Fool me once…

I was maybe six years old when I discovered the red-hot glowing cigarette lighter in my dad’s sedan. Come to think of it, in the late 1970s and early 1980s, here in Austria, most cars had cigarette lighters built in, right next to the in-car radio in the center console—to make it more convenient to light a cigarette while driving. Which sounds absolutely nuts from a 2024 perspective.

So, I found out about this device on a family trip to Italy or somewhere, and I discovered it before my younger brother did. Then I did something that I still can’t quite make sense of, even today: I abused my younger brother’s total trust in me by talking him into touching the red-hot glowing tip of the cigarette lighter with his pointer finger, reassuring him that it would not hurt.

As expected, I had a split second of feeling victorious, then a short, good laugh, and then the realization that I had wronged him, followed by deep regret. Thinking back, maybe there’s a standard sequence of feelings to this kind of action, much like the Kübler-Ross model, also known as the five stages of grief: first denial, then anger, bargaining, depression, and finally—if ever—acceptance.

I still deeply regret tricking my brother into touching that cigarette lighter. For two reasons:

1. This lesson—that we will be disappointed or betrayed by people we love and trust—is one we will have to learn several times throughout our lives. But it saddens me that my younger brother had his first encounter with this bitter lesson at such a young age, and from me, his trusted older brother, of all people.

2. From that point onwards, I felt that the trust between him and me was never the same. Because of this one, stupid thing. So that was a big loss I had to deal with myself. Maybe that’s another one of life’s non-negotiable, hard lessons.

I wonder, why did I do that? Do we all do such things? Are all people like this? Or just a few? Is it built into our child-rearing? Was it in my upbringing?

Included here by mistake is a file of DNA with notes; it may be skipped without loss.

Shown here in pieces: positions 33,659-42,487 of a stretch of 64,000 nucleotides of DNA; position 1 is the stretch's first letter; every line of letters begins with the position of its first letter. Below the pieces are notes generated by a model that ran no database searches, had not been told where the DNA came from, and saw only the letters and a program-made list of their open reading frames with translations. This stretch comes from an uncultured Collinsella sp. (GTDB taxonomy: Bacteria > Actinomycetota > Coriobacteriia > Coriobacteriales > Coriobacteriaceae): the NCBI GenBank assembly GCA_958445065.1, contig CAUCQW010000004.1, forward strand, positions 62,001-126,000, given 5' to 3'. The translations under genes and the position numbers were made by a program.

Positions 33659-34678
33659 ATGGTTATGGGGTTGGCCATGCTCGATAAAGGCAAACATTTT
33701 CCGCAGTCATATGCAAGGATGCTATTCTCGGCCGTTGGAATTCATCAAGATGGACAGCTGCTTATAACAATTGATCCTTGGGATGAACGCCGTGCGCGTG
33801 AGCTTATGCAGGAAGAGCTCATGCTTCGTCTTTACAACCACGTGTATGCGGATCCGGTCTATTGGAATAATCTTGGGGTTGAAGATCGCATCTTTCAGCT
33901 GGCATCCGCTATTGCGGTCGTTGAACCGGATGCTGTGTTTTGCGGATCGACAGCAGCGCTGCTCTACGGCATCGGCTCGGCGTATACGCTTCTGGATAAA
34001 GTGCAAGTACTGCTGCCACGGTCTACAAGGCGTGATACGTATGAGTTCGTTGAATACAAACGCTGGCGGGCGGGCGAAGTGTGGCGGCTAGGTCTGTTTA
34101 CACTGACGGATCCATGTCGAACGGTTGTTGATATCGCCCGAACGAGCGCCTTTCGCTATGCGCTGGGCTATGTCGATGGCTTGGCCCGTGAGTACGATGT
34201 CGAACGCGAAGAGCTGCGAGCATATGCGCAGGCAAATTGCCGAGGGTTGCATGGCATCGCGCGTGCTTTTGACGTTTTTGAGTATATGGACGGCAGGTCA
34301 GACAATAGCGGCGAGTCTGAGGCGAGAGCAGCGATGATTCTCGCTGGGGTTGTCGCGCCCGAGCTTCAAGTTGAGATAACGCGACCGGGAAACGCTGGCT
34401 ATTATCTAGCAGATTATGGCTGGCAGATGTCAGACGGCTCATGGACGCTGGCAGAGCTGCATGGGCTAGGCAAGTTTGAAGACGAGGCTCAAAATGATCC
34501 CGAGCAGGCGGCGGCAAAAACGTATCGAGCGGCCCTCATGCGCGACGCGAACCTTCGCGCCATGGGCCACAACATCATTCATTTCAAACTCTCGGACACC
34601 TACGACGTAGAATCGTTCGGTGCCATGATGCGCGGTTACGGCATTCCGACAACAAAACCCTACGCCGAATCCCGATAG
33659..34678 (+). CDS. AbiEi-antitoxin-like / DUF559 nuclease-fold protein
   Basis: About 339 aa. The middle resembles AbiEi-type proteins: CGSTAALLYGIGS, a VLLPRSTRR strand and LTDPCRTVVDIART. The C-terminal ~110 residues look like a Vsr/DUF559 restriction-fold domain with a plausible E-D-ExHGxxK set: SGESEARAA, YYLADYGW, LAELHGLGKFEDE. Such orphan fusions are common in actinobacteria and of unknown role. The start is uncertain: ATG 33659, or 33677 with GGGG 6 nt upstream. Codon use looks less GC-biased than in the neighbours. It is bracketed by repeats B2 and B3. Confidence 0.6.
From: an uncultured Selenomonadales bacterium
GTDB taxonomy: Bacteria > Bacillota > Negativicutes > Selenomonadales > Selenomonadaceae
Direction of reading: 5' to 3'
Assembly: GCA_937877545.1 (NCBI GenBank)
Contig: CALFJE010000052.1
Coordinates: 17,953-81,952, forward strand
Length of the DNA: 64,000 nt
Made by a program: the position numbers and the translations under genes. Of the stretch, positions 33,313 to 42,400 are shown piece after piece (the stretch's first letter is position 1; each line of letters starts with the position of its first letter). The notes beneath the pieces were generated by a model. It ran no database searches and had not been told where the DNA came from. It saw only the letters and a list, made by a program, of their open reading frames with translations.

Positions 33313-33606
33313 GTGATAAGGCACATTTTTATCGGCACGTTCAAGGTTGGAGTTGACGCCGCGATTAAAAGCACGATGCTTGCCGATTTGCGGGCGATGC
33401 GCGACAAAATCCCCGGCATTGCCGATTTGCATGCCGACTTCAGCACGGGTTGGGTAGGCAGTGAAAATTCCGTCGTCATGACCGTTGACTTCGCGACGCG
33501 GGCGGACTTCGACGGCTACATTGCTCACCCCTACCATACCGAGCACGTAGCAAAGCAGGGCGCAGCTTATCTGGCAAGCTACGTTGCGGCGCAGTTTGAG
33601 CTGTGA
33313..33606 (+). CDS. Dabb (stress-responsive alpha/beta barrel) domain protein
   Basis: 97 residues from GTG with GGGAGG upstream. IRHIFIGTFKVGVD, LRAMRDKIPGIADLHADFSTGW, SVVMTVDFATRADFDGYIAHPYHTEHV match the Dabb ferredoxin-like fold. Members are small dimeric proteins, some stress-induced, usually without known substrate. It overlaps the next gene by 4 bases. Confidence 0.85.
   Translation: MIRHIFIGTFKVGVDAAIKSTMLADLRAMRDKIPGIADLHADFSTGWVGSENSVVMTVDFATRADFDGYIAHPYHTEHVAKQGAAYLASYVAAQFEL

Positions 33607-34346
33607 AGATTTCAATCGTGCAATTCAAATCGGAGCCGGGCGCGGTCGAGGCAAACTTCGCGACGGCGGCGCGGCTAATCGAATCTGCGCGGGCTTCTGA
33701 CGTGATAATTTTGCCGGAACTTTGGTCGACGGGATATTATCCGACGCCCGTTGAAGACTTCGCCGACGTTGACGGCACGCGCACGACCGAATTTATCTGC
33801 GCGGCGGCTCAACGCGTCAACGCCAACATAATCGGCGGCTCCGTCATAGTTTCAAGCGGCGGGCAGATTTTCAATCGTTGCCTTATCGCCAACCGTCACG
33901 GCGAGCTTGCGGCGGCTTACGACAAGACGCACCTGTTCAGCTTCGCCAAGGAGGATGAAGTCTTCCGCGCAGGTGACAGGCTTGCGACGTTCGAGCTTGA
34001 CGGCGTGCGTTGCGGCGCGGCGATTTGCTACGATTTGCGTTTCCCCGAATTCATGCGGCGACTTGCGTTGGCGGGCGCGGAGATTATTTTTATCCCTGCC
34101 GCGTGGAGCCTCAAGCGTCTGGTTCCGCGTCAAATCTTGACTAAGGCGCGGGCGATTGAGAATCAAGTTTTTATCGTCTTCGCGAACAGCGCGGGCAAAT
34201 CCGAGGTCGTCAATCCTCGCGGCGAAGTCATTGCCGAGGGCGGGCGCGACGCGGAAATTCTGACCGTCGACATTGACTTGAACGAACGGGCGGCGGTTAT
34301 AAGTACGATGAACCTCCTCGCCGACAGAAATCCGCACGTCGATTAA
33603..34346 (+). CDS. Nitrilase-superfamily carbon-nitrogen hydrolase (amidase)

Thinking of it, I recall that my dad did similar things to me. For example, around that time, when I was maybe 6 or 8 years old, he took me along to play football with his friends. Afterwards, they were standing around the trunk of his car, which had a duffle bag containing two bottles of water in it. In front of his friends, my dad pulled one bottle out, opened it, and offered it to me to drink. I remember that the adults around me started to chuckle and giggle, which I didn’t comprehend why. But I was thirsty after all that football playing, so I had a good swig. It wasn’t water. It burned in my mouth; I had to spit it out and cough. Much later I learned that it was schnapps, a clear, high-alcohol liquor. They all had a good laugh, and my dad, quite contently, took the bottle from my hands and put it back into the trunk. I don’t think he had the same feelings of regret that I had towards my younger brother in the cigarette lighter incident.

Why do we do that? Is this a learned behavior we pass on from generation to generation? Is it because we got hurt as children but had no way of getting even, and therefore do these kinds of compensatory, stupid things to everyone within our reach? Unknowingly, unconsciously, like robots acting out programs? Again and again, without ever getting even?

Well, I do hope I broke that cycle, at least within my psyche, my body, my life. From that cigarette lighter incident onwards, I ran into the same “program” a couple more times, but I feel it had less and less control over me as such things happened less and less severely, and less and less often.

The last “big” incident that I noticed was again with my younger brother, some 15 years ago or so. He suffered from knee pain, and as (bad) luck would have it, I saw a fitness trainer on YouTube demonstrate a knee exercise that he claimed would fix any knee pain. You know how well they come across, these super-fit-looking, young fitness trainers on YouTube with their big smiles, groomed eyebrows, perfect teeth, perfect hair, authoritative voices and positive attitudes—I trusted that guy for no real reason. At that time, I was already a Feldenkrais teacher, but I did not have sufficient experience and knowledge in the field of functional fitness training. So, I went straight to recommending this exercise to my brother, and promptly his knees hurt even more than before, and lastingly so. Ouch.

On the upside, I think those unpleasant experiences made me a better teacher. Nowadays, I’m extra, extra careful when making suggestions or showing exercises myself. Usually, I only film and share lessons that are tried and tested, that I’ve already done sufficiently often myself and with clients, that I understand well, and I am sure they do good and have little in them that could cause harm.

In my work, including my Youtube channel, you will not see excessively big claims, marketing talk, power talk, or attempts to pep you into doing something you might regret later. And this, again, is for the same two reasons I’ve learned with my younger brother:

1. It’s for your won good, my priority is to keep you safe and provide conditions for moving and learning that I believe, and hope, will make you feel better. When clients come to see me they trust me. At no point do I want to comprise that trust.

2. It’s for my own good, I do depend on your well-being and getting better, and in turn I do depend on your support. At no point do I want to comprise that relationship.

In this sense, I wish you a great day and happy moving and rolling about to my movement instructions! :)